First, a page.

Avi came from a family who were passionate about radical politics and the arts. Family members in New York and Boston argued all the time, but in a loving way, so any dinner table discussion might turn into a free-for-all of exciting ideas.
Elaine Lobl Konigsburg has always loved reading. As a girl, she discovered the magic of The Secret Garden and learned about life in a middle-class English family from Mary Poppins. These stories became part of her childhood, and, as she relates in her excellent book of essays, TalkTalk: A Children's Author Speaks to Grown-ups, classic stories become a bridge between today's children and earlier generations.
What she was looking for as a child and did not find, was a reflection of her life in a Pennsylvania mill town. In classic books, the mothers were just that. The women in Elaine's neighborhood worked as maids for extra money. In classic tales, there were maids, but they were always on the sidelines, and the classroom rolls were filled with Smith's, Jones', Edwards', and the like. Where were the Ravinsky's, Machotka's, and Spinelli's?
It was her third grade teacher who showed Peggy Rathmann that reading could be fun. She had spent the first two grades squinting at the blackboard, trying to make out the alphabet with her nearsighted eyes. But her third grade teacher used pictures to tell stories, and when Peggy grew up to be a famous illustrator, she made sure that her big, bold pictures were clearly outlined in black ink so the kids in the back of the class could see them clearly.
Richard Peck grew up in the heartland town of Decatur, Illinois. His childhood and young adulthood were filled with grown-ups of different generations. If a problem arose, there was always someone around to ask for advice.
When 16, he took a trip to the Empire State that changed the way he felt about Illinois. He realized that New York City was the place he wanted to be. At 20, he sailed for England to spend a year at the University of Exeter. The American students were popular because they were so out-going and made friends easily. The rest of his college days were spent in Illinois, but that one year abroad opened up his eyes to the world's possibilities.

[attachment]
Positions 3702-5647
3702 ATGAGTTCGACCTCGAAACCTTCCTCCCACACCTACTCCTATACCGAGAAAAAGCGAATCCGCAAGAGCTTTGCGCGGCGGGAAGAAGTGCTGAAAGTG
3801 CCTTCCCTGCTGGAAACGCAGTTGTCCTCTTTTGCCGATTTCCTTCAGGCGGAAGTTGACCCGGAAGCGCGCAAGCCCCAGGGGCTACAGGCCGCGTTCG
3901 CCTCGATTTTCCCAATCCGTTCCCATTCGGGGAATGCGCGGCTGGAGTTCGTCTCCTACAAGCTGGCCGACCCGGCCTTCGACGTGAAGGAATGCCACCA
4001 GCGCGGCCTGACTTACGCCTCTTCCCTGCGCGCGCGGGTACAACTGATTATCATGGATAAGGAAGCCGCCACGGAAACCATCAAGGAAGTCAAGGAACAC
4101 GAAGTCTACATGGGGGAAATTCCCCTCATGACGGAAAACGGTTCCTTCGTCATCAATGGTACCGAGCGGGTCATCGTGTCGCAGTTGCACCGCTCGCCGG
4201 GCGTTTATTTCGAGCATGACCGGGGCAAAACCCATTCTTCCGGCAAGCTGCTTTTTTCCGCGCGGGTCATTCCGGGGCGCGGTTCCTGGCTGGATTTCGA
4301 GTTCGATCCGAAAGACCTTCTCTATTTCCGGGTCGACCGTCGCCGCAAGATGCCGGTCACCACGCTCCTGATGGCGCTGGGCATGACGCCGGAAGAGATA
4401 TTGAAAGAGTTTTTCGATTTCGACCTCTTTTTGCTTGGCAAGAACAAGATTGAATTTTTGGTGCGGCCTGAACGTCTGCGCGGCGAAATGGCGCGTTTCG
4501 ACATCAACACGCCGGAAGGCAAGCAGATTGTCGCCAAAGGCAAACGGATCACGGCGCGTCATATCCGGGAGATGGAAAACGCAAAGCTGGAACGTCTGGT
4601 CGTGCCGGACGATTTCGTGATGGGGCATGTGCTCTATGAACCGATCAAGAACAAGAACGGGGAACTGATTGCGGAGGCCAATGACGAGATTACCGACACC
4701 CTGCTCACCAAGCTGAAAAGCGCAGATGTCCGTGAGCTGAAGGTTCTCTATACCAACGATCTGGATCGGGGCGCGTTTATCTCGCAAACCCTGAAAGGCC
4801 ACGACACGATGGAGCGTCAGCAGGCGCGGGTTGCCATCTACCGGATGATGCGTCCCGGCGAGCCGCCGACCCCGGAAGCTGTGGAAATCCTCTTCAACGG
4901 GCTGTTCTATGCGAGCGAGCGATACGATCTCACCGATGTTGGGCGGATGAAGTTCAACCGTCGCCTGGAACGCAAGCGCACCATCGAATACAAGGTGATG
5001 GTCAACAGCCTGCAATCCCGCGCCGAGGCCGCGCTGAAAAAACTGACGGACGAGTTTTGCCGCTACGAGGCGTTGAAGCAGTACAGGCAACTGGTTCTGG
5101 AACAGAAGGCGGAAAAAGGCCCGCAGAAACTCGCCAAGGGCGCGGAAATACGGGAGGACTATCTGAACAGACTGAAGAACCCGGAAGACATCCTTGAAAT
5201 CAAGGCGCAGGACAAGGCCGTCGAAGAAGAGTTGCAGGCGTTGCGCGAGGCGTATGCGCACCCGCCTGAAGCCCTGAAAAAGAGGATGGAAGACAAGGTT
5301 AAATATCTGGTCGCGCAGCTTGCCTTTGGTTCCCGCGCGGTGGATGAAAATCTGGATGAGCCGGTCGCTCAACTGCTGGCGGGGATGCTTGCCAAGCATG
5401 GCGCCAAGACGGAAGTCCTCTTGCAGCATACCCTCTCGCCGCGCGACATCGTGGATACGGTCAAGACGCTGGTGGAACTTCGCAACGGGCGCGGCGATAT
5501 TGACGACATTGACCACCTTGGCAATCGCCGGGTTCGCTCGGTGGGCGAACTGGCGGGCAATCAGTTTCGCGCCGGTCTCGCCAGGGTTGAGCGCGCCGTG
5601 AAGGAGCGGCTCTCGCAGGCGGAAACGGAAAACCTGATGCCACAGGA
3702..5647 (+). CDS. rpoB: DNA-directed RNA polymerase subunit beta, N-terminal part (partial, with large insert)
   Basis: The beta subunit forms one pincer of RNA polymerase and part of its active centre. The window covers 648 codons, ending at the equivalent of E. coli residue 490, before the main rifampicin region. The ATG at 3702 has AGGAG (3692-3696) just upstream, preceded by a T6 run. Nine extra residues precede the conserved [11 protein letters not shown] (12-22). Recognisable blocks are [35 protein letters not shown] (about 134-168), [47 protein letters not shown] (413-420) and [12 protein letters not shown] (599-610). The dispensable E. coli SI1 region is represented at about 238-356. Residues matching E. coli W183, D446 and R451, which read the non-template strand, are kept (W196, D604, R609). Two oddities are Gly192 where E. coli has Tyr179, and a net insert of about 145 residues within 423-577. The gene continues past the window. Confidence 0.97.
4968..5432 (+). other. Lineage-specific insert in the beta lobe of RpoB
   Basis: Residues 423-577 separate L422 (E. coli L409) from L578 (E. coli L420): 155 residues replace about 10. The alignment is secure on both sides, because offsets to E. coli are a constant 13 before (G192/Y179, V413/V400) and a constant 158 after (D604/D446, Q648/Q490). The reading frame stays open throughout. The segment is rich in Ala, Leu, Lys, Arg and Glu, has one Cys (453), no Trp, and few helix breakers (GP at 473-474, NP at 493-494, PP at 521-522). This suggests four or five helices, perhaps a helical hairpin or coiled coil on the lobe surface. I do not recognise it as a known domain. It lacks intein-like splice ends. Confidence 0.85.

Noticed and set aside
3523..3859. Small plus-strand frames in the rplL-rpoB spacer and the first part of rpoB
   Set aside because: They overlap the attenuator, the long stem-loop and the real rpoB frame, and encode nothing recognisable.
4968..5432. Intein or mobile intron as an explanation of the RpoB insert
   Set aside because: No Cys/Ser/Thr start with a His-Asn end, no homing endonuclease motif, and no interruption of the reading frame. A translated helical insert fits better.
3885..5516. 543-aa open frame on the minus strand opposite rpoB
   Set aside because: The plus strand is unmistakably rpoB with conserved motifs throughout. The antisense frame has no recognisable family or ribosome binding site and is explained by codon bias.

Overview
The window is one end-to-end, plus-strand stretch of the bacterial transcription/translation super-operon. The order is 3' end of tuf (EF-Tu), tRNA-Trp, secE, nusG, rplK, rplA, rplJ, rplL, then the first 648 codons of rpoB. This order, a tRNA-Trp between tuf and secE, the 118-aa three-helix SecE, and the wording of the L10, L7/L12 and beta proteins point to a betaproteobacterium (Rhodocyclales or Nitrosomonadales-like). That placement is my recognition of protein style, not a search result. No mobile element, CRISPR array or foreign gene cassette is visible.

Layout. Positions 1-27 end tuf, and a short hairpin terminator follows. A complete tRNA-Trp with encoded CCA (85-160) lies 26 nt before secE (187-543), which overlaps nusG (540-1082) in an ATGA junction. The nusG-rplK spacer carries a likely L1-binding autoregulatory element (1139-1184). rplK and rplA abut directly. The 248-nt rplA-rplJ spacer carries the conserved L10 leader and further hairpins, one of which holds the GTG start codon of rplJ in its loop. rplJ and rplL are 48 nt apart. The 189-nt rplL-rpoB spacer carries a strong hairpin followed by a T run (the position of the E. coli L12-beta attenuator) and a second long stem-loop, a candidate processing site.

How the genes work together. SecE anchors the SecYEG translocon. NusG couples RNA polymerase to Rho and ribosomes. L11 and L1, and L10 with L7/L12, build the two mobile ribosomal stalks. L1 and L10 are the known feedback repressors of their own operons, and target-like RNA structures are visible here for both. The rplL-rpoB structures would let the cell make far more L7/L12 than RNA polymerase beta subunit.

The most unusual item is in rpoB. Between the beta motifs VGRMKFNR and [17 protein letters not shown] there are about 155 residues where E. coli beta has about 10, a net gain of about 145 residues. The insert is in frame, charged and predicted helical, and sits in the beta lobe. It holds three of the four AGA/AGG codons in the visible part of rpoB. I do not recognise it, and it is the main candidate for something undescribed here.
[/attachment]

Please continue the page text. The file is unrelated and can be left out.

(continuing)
Margret Rey and her husband, H.A. Rey, had no children themselves, but thousands of kids across the world have made friends with their little monkey, Curious George.
Margret was born in Hamburg, Germany, in May of 1906. She studied art at the famous Bauhaus School and elsewhere before moving to Brazil in 1935. Margret married a fellow German artist, Hans Augusto (H. A.) Rey, and together they started the first advertising agency in Rio de Janeiro. They came back to Paris during some of its cruelest days, just before the Nazi occupation. Somehow, funny and delightful Curious George was created during those difficult times.
Mysteries for the mind and the eye, that's what Chris Van Allsburg creates for his readers. His drawings seem quite still and perhaps a little dull-until you notice the huge snake slithering across the mantelpiece (Jumanji) or the brambles stealthily growing out of a sleeping girl's book in The Mysteries of Harris Burdick.